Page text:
Last Updated: 2/9/2023
Spondylolysis is a defect of the pars interarticularis (such as a fracture) and may lead to slippage of a vertebra in the spine (called spondylolisthesis). It is a common cause of low back pain.
This condition may develop because of a number of reasons, from genetics to sudden trauma, and may be a result of repetitive motions or regular stress on the spine. If the injury is work-related, an Iowa work comp lawyer can help file a claim for workers' comp benefits.
Facts to Know About Spondylolysis
Spondylolysis and spondylolisthesis can occur at any age and, according to the American Academy of Orthopedic Surgeons, affects about four to six percent of the U.S. population. Spondylolisthesis occurs when a lumbar vertebra, typically the fifth (L5), slips forward and becomes situated out of place. When this occurs, it can potentially place pressure on the spinal cord, which can cause low back pain.
There are two forms of spondylolisthesis:
- Degenerative Spondylolisthesis - Caused by general wear and tear with age, this occurs when the intervertebral discs weaken and are unable to properly keep the vertebra in place, allowing slippage to occur.
- Spondylolytic Spondylolisthesis - Caused by a pars fracture, a fracture of the pars interarticularis, which allows the vertebra to slip out of place.
Degenerative spondylolisthesis may develop over time because of general use and exertion of the lower back and spine. Spondylolytic spondylolisthesis can occur because of repetitive motions or stress or sudden trauma causing the vertebra to fracture. When either injury is related to one's employment in Iowa, a work comp lawyer in can review eligibility for a workers' comp claim.
Spondylolysis Caused By Work-Related Activity or Accidents
Any job that puts regular stress on the lower back may create a risk for spondylolysis:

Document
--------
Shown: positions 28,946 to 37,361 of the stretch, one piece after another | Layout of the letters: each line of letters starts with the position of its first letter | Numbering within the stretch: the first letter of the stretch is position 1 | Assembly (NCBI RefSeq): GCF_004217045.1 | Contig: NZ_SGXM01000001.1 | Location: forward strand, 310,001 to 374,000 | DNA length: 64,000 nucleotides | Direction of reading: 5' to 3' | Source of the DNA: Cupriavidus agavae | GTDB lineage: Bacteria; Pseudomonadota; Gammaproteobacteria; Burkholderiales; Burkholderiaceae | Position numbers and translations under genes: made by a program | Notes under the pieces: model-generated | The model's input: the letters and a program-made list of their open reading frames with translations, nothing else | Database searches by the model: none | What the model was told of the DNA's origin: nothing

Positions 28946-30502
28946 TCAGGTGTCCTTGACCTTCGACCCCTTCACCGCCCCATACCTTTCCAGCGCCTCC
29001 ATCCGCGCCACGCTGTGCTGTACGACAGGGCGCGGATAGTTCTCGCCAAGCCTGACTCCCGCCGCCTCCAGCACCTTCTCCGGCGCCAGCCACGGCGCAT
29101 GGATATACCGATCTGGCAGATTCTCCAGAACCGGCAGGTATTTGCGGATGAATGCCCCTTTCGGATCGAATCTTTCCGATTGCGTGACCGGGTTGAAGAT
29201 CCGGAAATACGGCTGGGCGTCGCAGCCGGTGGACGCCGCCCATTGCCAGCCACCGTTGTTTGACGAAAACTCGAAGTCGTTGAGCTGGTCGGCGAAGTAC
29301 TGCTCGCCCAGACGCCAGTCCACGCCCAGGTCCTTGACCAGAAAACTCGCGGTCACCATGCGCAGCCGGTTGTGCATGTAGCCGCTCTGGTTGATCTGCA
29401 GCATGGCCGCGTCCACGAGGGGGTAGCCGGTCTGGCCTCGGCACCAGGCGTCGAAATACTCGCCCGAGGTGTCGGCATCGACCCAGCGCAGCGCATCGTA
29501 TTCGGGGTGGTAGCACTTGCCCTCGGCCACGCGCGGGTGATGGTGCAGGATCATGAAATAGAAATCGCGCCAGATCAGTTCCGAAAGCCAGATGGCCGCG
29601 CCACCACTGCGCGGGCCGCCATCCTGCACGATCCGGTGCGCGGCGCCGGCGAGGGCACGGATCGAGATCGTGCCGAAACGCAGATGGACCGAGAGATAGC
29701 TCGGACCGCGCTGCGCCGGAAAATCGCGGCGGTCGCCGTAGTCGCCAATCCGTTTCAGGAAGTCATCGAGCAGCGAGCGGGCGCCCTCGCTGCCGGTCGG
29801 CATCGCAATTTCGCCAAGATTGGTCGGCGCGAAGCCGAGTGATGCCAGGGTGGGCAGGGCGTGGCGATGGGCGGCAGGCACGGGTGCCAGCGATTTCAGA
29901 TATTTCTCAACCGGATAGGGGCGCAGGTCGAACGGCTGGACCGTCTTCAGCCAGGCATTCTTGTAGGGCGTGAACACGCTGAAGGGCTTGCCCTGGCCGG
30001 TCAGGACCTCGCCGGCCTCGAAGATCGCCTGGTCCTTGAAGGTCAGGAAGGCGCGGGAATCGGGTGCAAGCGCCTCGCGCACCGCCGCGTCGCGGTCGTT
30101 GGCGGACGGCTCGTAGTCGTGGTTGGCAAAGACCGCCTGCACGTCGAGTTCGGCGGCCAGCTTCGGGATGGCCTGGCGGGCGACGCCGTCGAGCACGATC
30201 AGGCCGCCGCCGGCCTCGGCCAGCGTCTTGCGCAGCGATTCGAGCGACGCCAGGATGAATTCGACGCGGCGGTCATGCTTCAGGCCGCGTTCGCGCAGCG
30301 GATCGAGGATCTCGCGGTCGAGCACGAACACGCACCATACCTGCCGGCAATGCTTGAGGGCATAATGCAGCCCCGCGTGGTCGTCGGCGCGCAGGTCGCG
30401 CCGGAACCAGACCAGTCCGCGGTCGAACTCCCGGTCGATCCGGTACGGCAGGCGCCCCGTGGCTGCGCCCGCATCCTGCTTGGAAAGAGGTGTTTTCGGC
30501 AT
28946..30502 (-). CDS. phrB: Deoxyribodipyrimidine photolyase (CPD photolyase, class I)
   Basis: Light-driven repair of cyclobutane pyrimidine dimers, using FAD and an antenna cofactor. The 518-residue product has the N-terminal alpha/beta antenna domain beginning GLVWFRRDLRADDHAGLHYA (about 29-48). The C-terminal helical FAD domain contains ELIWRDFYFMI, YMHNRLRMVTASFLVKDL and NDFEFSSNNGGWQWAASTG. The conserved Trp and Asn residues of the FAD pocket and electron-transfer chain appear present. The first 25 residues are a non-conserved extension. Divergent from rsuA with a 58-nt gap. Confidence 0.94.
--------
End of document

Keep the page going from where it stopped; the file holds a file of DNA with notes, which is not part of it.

- construction workers;
- roofers; and
Workers who routinely lift heavy objects or bend and stretch their lower back should take notice when chronic low back pain persists.
Spondylolysis and spondylolisthesis does not always present clear symptoms, but some of the signs to watch for include:
- chronic pain and soreness of the middle lower back (lumbar region);
- pain that worsens when bending backwards;
- weakness or pain in the legs;
- slowed reflexes; and
- tingling sensations in the middle lower back.
Seeking Help for a Work-Related Case of Spondylolysis
Workers who experience low back pain or any of these symptoms should bring them to the attention of their family doctor. A doctor may suggest the patient undergo an X-ray of the lower back to see the position of the vertebra and a CT or MRI scan to see if a slipped vertebra is pressing on the nerves or spinal cord.
Treatment for spondylolysis and spondylolisthesis will be determined by the severity of the injury and whether or not the nerves or spinal cord are affected. Non-surgical treatment may be attempted by taking a break from the physical work that caused the condition and allowing the back to rest. Anti-inflammatory medications may be given and back braces may help reduce the pain.
Physical therapy may also be recommended with a gradual return to normal work activity. If the back pain persists or worsens or the vertebra does not begin to return to normal position, surgery may be required.
Treating spondylolysis can be costly, especially if it requires taking time off work to rest, or if ongoing physical therapy is needed. Those who suffered a back injury while on the job – spondylolysis or spondylolisthesis – may be eligible for a workers' compensation case, with which an Iowa work comp lawyer can help.
Learn About Your Rights from an Iowa Work Comp Lawyer
Walker, Billingsley and Bair is dedicated to leveling the playing field between injured Iowans and insurance companies. For legal assistance, call (888) 435-9886 or fill out our online contact form to set up a consultation with an Iowa work comp lawyer. You will go over your low back pain and spondylolysis and spondylolisthesis and discuss eligibility for compensation through workers' comp.